GATE Project

This was a pioneering opportunity, the first example of international work experience placements for adults with severe to moderate learning difficulties and disabilities. Two groups of 10 participants attended three-week placements in Thuringia (aka the green lung of Germany) in November 2007 and February 2008. A full programme was designed in collaboration between Embrace Cooperation, their partners in Germany and Ealing, Hammersmith and West London College.

As part of the preparation phase participants were given basic German communication skills, which were practiced throughout. They were given information about what to expect when they arrived in Germany and what their roles and responsibilities would be.

The participants were based in a residential hostel, Bildings Centre Sudthuringen. Twin en-suite rooms on the fourth floor more than met our basic needs. We also had access to a kitchen, dining room; living room; IT suite in addition to the shared dining room facilities on the ground floor. The German staff were very helpful and supportive, hand delivering the phone when participants received calls from home. The other student residents went out of their way to accommodate us and took every opportunity to improve their spoken English. Work Placements were divided in two, providing all participants with experience with both providers. Suhler Werkstatten was situated in an industrial area and produced bike accessories; vacuum cleaners; torches and electrical parts. The other placement, Schleusinger was situated in a small village on the edge of the forest and produced wooden toys; rustic benches (for forest trails) and packaged spices (which participants saw for sale in the local shop, their experience came full circle!)

The daily timetable was intense and began with an early walk to the local vocational college for breakfast and minibuses to the two placement venues. Each group were supported by at least one member of staff, depending on the level of support required. The participants overcame the perceived language barriers and communicated with a few basic words in German/English and gestures and signing. They were able to develop positive working relationships with other workers and supervisors.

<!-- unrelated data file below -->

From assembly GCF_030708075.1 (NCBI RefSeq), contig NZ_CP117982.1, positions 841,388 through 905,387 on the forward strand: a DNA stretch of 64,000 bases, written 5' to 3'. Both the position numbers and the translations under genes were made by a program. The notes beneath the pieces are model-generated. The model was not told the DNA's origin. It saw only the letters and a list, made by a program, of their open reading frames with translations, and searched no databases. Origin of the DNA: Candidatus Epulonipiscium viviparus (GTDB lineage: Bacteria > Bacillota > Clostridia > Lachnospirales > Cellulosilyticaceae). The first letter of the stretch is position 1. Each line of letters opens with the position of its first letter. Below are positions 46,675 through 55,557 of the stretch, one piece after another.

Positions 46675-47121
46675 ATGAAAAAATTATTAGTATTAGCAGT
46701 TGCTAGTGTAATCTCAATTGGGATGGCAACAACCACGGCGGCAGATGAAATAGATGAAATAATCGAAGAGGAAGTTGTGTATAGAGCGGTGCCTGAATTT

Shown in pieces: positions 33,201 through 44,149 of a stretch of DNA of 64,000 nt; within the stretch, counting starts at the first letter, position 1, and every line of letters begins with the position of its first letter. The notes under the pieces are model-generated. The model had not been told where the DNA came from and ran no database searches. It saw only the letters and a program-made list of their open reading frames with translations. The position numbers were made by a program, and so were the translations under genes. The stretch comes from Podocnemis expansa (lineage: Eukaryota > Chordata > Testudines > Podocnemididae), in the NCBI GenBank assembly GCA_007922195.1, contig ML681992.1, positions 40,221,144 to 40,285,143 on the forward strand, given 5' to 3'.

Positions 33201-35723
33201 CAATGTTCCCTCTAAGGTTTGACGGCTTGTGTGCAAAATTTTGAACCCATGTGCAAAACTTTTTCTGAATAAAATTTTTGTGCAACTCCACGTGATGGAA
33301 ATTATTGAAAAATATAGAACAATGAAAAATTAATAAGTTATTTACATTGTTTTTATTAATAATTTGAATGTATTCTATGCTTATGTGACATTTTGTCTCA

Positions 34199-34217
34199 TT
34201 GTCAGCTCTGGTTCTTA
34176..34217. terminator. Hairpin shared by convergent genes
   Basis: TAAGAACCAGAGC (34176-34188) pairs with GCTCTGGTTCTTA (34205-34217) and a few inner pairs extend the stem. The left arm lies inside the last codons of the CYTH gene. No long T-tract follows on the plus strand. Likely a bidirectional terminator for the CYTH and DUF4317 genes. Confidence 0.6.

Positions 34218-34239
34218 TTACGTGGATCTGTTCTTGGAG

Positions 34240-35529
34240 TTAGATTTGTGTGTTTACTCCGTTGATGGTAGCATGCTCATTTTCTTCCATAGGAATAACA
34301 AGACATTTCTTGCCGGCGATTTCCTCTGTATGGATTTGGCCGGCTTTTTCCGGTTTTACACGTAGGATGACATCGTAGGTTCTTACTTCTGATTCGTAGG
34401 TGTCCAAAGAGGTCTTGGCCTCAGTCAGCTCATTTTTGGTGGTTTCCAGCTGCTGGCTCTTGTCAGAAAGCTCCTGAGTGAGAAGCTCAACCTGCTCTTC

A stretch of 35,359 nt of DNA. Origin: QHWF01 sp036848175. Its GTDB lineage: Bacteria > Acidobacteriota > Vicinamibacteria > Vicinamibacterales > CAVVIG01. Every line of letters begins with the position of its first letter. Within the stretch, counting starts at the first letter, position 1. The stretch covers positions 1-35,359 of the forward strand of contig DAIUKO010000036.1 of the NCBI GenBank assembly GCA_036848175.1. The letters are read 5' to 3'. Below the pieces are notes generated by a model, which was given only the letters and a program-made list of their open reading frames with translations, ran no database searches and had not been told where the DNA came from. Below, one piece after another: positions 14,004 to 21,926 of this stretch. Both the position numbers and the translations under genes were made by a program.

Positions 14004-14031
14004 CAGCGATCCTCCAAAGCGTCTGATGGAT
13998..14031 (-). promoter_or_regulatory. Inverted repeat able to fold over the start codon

The participants were given free time at the end of the working day. Some took advantage of the time by resting, watching TV/videos, shopping or talking with resident students from the local vocational college.

Embrace’s holistic approach to developing the participants meant that every spare minute was catered for: Three personal development workshops (Visible Me; ‘When I’m at my best I....’ and ‘Life Dreams’) aimed at motivating participants into identifying and achieving their life goals were provided by Embrace staff members. On going basic German conversational opportunities were provided. Peter Muller, the head of the centre took personal responsibility for ensuring that we got to see the real Germany, with visits and talks. Our experiences of German culture were wide ranging, with visits to places of interest including; a theatre trip; bowling and dinner; Motorbike museum; Aquarium; Nordic walking; forest trail; Castle museum; BBQ; Film show; Disco and shopping trips. We also had the opportunity to visit a selection of provision available for people with LDD in Germany: BCs College; Rehabilitation Centre and Workshop provision.

Thanks to the Design Team at EHWLC we were set up with a Blog (new territory for all of us!) that we updated on a daily basis. This provided information for family and friends of participants in England and a permanent record we can all revisit. This was also accessed by Supported Learning students and college staff who were able to follow our progress throughout the placement.

As a result of the placement participants were able to demonstrate their abilities rather than focusing on their disabilities. Attitudes were changed in terms of the ability to achieve above and beyond expectations. As many of the participants had either never been away from home, or in some cases had never flown before, their personal achievements have been positive and life changing.

The GATE Project was so successful that it won a Beacon Award for outstanding contribution to Diversity. Staff were asked to represent the GATE Project in an Education and Business Partnership Roundtable event, Senior Management Training Day and Full Staff Development Day. As a result opportunities for further placement were made available to other Divisions within the college.

Judith Pepper-Cox